What's wrong with this???

What's wrong with this???

VOID os_printf(char *ctl, ...)
  {
    va_list argList;

    va_start(argList, ctl + 1);
    myPrintf("os_printf - ");
    myPrintf(ctl, argList);
    va_end(argList);
    myPrintf("\n");
  }
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tflaiAsked:
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nietodCommented:
What are you trying to do with the "+1" in the in va_start()?  What are you trying to do period?
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tflaiAuthor Commented:
Basically just to port the os_printf() to my printf() functions.
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tflaiAuthor Commented:
I tried without +1 also...
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nietodCommented:
Is myprintf() overloaded?  Your first call has only one parameter.  I assume there is a myprintf() that takes a va_list as its second argument.  That should be fine, but I think you are initializing "arglst" incorrectly.  You should not be adding 1.  Try

VOID os_printf(char *ctl, ...)
      {
        va_list argList;

        va_start(argList, ctl);
        myPrintf("os_printf - ");
        myPrintf(ctl, argList);
        myPrintf("\n");
      }

note you shouldn't need the va_end, either.



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tflaiAuthor Commented:
To make long story short, I've been trying to port a TCP/IP stack to our embedded system environment.  It uses os_printf() which the developer would have to replace it with os-dependent printf() command.
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nietodCommented:
Opps, I hadn't seen you message that you tried without +1, when I posted last. What does the myprintf() code look like?
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tflaiAuthor Commented:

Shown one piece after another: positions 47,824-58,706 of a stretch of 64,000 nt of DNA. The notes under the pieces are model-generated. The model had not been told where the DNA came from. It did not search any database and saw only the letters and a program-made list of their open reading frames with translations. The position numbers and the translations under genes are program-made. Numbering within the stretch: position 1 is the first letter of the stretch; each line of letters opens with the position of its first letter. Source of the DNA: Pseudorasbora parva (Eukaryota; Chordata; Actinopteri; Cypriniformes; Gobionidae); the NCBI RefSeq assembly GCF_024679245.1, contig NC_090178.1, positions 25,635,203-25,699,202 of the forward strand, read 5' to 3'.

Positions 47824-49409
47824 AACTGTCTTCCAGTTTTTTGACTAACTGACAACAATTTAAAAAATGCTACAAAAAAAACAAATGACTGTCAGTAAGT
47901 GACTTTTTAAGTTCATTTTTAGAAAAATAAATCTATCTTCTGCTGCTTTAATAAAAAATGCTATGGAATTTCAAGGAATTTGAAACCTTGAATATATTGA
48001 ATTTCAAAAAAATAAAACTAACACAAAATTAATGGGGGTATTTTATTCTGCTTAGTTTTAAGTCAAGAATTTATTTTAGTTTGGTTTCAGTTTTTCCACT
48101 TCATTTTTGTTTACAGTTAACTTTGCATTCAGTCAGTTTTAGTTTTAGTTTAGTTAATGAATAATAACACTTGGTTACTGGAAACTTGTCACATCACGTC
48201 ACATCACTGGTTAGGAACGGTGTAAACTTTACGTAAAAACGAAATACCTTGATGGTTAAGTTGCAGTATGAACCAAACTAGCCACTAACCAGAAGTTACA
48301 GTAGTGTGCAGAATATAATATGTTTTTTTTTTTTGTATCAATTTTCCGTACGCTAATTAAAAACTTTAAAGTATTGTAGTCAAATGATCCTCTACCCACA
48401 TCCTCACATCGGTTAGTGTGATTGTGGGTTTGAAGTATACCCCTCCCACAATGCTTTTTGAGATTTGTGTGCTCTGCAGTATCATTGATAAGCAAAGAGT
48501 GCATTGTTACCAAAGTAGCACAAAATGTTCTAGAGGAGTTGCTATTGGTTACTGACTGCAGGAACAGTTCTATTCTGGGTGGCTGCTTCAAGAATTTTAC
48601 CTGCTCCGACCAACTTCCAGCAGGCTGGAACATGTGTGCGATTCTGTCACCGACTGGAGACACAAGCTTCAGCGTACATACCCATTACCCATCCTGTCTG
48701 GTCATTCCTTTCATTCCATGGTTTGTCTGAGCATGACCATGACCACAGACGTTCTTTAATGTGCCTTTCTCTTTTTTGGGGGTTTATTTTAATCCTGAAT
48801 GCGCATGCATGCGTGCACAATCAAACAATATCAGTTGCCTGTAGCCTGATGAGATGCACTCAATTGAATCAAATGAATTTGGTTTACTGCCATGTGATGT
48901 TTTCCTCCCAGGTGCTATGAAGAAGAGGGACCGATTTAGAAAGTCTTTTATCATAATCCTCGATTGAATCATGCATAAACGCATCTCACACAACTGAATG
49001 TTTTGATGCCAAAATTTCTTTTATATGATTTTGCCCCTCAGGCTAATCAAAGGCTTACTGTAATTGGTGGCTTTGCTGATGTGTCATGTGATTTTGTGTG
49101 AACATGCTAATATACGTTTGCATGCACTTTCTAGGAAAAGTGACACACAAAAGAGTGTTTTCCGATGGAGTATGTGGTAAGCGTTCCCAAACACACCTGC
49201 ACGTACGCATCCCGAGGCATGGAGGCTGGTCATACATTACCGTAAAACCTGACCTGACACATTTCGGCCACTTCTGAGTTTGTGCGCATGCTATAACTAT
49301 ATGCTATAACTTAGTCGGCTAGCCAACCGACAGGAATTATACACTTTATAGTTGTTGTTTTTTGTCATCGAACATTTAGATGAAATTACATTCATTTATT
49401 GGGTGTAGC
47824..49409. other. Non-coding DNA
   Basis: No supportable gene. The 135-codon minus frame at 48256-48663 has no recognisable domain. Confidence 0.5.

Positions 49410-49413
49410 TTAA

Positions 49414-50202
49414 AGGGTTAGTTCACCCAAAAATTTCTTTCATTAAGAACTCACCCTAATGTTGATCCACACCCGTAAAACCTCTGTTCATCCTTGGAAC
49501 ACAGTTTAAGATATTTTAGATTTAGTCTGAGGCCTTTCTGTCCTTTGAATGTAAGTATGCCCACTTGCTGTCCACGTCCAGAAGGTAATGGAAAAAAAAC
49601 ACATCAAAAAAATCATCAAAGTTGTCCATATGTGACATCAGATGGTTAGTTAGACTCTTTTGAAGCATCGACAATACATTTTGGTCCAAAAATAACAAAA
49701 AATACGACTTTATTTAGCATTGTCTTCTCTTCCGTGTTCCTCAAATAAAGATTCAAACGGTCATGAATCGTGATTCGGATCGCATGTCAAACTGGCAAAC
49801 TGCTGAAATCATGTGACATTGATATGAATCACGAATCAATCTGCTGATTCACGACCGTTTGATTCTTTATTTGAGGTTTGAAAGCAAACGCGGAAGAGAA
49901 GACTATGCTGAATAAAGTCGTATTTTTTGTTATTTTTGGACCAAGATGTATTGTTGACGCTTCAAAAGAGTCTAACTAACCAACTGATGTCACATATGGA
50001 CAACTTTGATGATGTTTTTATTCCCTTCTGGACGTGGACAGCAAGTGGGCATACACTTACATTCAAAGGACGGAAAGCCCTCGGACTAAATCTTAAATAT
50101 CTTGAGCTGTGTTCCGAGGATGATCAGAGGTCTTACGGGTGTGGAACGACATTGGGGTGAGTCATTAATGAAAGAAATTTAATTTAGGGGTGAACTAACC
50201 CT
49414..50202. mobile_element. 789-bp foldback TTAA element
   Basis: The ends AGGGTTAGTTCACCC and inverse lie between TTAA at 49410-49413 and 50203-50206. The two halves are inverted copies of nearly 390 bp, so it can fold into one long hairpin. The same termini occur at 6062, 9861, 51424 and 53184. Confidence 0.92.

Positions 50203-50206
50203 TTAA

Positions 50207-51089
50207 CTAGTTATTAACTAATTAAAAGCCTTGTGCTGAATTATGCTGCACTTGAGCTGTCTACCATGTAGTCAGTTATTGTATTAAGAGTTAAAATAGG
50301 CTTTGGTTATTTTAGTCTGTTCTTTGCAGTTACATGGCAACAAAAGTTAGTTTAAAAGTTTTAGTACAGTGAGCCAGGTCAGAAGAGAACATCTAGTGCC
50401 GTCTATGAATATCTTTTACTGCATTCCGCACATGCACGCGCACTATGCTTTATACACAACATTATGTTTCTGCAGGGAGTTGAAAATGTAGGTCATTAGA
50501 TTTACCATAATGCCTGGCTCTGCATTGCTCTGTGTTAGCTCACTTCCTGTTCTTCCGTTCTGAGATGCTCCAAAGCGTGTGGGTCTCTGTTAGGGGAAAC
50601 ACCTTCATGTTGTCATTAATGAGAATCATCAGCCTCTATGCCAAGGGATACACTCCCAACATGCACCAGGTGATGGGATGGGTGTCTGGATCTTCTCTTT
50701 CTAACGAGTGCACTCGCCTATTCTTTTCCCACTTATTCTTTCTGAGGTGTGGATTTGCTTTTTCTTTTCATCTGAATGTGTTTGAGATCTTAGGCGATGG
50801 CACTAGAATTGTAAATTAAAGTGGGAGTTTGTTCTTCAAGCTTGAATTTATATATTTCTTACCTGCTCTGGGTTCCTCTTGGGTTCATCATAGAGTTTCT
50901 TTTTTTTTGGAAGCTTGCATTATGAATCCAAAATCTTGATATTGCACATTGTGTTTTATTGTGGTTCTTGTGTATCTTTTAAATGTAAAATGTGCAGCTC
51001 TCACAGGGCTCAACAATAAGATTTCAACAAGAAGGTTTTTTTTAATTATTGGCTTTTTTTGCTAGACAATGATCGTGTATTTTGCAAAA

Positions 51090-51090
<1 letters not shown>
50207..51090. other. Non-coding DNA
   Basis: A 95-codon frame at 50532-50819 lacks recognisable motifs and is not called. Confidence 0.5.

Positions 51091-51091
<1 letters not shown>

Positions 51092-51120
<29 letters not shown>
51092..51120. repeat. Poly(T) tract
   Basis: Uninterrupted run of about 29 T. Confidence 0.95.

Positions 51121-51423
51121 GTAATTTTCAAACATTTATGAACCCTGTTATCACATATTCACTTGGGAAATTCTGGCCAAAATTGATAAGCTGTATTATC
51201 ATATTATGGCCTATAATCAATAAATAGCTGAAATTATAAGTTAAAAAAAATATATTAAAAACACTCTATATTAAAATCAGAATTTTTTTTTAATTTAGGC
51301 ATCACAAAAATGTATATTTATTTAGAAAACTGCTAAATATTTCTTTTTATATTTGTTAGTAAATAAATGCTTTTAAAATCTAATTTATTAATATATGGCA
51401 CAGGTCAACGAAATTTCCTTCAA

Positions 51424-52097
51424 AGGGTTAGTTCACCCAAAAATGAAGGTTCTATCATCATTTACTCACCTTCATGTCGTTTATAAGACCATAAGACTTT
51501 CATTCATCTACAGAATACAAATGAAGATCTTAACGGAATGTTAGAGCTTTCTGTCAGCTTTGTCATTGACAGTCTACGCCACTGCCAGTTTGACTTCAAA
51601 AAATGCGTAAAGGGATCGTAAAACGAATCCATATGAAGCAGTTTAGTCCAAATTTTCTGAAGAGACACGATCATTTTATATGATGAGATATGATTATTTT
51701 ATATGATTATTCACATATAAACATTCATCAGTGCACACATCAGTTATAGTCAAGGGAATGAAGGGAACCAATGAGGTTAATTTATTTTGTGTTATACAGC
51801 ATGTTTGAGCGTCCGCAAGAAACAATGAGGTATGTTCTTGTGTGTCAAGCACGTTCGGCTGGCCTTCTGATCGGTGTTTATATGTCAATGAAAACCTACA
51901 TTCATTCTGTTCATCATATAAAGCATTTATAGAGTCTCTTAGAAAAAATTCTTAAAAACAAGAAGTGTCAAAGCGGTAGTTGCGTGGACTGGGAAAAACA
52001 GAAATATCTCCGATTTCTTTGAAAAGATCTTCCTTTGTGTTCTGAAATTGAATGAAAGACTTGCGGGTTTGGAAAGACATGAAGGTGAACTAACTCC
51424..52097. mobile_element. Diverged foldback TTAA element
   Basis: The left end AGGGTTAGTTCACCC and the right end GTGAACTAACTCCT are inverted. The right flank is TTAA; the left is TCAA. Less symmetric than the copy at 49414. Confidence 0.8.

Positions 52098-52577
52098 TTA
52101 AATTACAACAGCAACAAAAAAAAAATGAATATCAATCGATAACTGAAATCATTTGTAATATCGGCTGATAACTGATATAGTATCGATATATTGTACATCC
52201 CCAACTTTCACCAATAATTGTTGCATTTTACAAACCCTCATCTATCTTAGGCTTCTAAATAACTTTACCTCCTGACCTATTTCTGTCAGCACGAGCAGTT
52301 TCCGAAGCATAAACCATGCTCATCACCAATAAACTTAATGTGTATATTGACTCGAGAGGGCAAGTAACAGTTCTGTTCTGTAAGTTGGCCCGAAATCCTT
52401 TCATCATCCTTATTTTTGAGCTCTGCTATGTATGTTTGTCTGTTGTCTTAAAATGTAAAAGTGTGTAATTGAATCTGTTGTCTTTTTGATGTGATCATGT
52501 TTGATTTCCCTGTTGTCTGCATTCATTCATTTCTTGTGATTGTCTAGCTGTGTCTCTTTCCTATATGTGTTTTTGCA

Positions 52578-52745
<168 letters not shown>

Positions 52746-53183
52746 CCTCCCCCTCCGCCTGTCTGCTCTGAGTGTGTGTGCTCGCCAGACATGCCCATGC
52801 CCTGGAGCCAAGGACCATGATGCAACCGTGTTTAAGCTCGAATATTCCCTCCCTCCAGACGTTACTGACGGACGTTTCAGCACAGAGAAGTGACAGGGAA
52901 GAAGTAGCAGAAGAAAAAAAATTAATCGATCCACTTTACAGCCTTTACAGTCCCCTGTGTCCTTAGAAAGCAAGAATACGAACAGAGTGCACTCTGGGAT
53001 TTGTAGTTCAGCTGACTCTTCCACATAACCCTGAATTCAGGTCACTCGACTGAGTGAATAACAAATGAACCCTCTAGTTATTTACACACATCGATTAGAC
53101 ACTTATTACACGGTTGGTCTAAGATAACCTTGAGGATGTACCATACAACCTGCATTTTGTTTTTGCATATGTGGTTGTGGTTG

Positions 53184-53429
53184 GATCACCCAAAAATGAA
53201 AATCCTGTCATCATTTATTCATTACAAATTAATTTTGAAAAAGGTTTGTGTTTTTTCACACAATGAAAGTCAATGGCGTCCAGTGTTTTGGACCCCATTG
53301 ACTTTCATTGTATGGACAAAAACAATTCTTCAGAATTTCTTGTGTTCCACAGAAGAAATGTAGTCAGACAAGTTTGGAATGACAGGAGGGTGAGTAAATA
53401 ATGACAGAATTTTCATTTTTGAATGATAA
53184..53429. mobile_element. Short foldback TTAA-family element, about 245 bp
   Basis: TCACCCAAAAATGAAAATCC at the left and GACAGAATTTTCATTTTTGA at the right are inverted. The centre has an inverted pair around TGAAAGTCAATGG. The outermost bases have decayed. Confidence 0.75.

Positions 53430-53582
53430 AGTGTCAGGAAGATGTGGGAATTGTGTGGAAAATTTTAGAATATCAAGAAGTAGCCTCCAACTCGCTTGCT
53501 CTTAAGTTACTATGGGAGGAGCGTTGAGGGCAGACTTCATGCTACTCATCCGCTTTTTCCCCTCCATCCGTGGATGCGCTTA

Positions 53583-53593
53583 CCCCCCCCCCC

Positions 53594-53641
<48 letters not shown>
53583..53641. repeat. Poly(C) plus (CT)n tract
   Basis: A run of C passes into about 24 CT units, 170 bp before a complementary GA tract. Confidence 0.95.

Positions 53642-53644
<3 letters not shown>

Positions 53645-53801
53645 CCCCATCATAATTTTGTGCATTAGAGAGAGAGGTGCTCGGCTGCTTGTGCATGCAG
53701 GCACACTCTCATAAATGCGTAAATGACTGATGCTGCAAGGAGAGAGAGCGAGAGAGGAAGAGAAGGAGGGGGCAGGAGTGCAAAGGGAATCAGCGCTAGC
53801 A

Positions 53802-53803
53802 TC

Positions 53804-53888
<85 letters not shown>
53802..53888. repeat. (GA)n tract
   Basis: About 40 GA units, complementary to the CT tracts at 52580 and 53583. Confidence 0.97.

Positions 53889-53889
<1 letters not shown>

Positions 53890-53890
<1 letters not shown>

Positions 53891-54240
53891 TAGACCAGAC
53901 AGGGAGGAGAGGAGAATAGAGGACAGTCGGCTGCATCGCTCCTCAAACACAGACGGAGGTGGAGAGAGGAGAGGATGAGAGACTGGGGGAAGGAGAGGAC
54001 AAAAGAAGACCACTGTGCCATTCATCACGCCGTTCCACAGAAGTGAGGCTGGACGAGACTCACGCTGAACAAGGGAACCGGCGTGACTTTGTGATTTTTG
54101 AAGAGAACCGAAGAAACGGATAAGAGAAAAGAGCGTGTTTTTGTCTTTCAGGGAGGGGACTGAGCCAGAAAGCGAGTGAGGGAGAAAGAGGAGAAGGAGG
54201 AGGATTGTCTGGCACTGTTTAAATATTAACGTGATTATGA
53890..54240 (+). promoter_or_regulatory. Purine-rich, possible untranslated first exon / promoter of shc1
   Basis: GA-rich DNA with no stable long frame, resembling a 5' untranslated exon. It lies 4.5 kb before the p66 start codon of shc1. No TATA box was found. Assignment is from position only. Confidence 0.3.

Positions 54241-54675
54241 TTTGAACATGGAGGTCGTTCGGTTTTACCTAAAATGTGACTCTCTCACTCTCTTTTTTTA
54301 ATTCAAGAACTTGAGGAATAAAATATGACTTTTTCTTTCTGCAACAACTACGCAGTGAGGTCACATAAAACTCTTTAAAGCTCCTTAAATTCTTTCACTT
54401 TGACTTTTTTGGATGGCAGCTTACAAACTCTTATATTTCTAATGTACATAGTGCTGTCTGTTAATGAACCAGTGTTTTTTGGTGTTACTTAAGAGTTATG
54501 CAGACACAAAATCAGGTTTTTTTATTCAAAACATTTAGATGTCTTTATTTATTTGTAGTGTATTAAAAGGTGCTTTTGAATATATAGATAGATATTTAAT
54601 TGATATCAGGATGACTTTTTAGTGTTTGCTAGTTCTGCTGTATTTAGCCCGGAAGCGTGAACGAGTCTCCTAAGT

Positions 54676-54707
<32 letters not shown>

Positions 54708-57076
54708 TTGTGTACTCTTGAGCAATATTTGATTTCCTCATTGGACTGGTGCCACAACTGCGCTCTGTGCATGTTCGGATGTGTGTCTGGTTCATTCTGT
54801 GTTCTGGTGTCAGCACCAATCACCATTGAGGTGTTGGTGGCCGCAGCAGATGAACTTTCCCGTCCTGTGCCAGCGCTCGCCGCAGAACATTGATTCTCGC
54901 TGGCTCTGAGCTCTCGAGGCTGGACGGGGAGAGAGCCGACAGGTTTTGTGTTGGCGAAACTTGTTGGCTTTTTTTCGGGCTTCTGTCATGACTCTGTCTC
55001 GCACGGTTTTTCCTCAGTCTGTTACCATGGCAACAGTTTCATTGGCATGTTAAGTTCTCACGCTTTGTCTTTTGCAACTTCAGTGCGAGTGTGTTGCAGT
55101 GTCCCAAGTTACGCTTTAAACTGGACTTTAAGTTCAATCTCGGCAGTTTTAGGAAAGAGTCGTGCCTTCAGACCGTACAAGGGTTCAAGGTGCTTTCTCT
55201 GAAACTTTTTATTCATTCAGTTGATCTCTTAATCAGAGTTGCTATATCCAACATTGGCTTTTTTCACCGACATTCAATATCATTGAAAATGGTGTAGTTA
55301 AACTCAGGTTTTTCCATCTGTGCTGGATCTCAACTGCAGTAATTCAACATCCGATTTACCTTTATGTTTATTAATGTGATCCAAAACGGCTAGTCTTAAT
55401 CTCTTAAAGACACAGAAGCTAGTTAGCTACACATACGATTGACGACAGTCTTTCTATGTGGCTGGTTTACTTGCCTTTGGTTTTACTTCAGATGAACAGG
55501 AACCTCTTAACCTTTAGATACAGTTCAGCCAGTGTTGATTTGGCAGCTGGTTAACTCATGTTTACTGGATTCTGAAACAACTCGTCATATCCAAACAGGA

myprintf() basically takes in (char * ctl, ...) and goes through each % identifier and format the message with the corresponding argument.  It function just like printf().

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nietodCommented:
Wait a second.  It is not declared with a ... arguement is it?  It should take a va_list as a second argument.
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tflaiAuthor Commented:
Yeh, it's declared with ... as second argument.
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nietodCommented:
when you call myprintf() like

    myPrintf(ctl, argList);

you are not passing the parameters that were passed to os_printf().  You are passing (as the second parameter) a pointer to where those arguments are stored on the stack.  so myPrintf() is getting only two parameters (regardless of what was passed to os-printf()) and the second parameter is a pointer to a parameter in another function, not the regular parameter.  

If this is what you are doing, this can be made to work. You have to change myprintf() a little.  I'll wait for your response before I give details, in case II'm wrong about your approach.
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nietodCommented:
Well, that was a short wait.  Do you need help fixing it?
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tflaiAuthor Commented:
YES, I think you're on the right track.  So, how should I make it so that myPrintf() gets the exact same paramters passed in as os_printf()?  Thanks.
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nietodCommented: